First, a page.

more » « less
  2. Abstract

    We examine the response of globally averaged precipitation to global warming—the hydrologic sensitivity (HS)—in the Coupled Model Intercomparison Project phase 6 (CMIP6) multi‐model ensemble. Multi‐model mean HS is 2.5% K−1(ranging from 2.1–3.1% K−1across models), a modest decrease compared to CMIP5 (where it was 2.6% K−1). This new set of simulations is used as an out‐of‐sample test for observational constraints on HS proposed based on CMIP5. The constraint based on clear‐sky shortwave absorption sensitivity to water vapor has weakened, and it is argued that a proposed constraint based on surface low cloud longwave radiative effects does not apply to HS. Finally, while a previously proposed mechanism connecting HS and climate sensitivity via low clouds is present in the CMIP6 ensemble, it is not an important factor for variations in HS. This explains why HS is uncorrelated with climate sensitivity across the CMIP5 and CMIP6 ensembles.

     
    more » « less
  3. null (Ed.)
    Abstract An effective method to understand cloud processes and to assess the fidelity with which they are represented in climate models is the cloud controlling factor framework, in which cloud properties are linked with variations in large-scale dynamical and thermodynamical variables. This study examines how midlatitude cloud radiative effects (CRE) over oceans co-vary with four cloud controlling factors: mid-tropospheric vertical velocity, estimated inversion strength (EIS), near-surface temperature advection, and sea surface temperature (SST), and assesses their representation in CMIP6 models with respect to observations and CMIP5 models. CMIP5 and CMIP6 models overestimate the sensitivity of midlatitude CRE to perturbations in vertical velocity, and underestimate the sensitivity of midlatitude shortwave CRE to perturbations in EIS and temperature advection. The largest improvement in CMIP6 models is a reduced sensitivity of CRE to vertical velocity perturbations. As in CMIP5 models, many CMIP6 models simulate a shortwave cloud radiative warming effect associated with a poleward shift in the Southern Hemisphere (SH) midlatitude jet stream, an effect not present in observations. This bias arises because most models’ shortwave CRE are too sensitive to vertical velocity perturbations and not sensitive enough to EIS perturbations, and because most models overestimate the SST anomalies associated with SH jet shifts. The presence of this bias directly impacts the transient surface temperature response to increasing greenhouse gases over the Southern Ocean, but not the global-mean surface temperature. Instead, the models’ climate sensitivity is correlated with their shortwave CRE sensitivity to surface temperature advection perturbations near 40°S, with models with more realistic values of temperature advection sensitivity generally having higher climate sensitivity.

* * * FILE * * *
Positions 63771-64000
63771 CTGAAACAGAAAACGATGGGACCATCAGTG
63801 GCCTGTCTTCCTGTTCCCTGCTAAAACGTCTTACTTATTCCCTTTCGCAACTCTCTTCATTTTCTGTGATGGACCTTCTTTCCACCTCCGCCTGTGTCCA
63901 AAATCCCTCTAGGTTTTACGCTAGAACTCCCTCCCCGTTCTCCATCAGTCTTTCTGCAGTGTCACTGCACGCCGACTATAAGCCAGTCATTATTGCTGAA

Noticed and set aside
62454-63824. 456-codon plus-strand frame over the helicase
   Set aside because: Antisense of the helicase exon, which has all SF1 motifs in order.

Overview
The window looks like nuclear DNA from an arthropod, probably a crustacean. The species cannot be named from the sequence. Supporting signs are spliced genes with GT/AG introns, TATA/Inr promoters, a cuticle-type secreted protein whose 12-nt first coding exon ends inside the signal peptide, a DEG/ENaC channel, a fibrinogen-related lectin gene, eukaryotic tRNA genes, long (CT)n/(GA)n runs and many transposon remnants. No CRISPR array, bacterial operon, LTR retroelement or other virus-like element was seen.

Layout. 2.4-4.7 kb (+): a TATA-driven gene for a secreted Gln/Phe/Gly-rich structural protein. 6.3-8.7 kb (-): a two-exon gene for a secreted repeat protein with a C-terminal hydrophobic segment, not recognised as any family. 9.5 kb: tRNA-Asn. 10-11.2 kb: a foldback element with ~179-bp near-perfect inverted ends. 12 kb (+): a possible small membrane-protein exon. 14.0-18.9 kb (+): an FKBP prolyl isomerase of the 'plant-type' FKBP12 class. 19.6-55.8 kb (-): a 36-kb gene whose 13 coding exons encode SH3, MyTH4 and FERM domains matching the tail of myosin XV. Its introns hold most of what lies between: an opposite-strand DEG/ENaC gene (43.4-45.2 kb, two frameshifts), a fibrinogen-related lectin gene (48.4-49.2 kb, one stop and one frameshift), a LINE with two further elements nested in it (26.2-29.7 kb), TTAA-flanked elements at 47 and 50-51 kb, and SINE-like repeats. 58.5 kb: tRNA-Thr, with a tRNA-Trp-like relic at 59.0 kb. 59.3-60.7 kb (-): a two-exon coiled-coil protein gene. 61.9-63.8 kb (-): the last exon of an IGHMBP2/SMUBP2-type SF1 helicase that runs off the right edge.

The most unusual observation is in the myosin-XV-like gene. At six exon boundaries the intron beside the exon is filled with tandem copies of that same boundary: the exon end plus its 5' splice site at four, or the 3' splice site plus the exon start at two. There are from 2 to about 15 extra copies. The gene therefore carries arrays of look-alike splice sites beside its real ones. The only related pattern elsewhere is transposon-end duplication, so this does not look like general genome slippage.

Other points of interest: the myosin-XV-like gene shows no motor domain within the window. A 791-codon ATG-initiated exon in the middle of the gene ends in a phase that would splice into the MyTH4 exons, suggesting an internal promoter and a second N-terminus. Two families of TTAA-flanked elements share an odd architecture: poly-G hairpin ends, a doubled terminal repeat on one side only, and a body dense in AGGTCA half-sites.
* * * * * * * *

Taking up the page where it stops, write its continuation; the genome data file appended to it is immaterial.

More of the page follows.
more » « less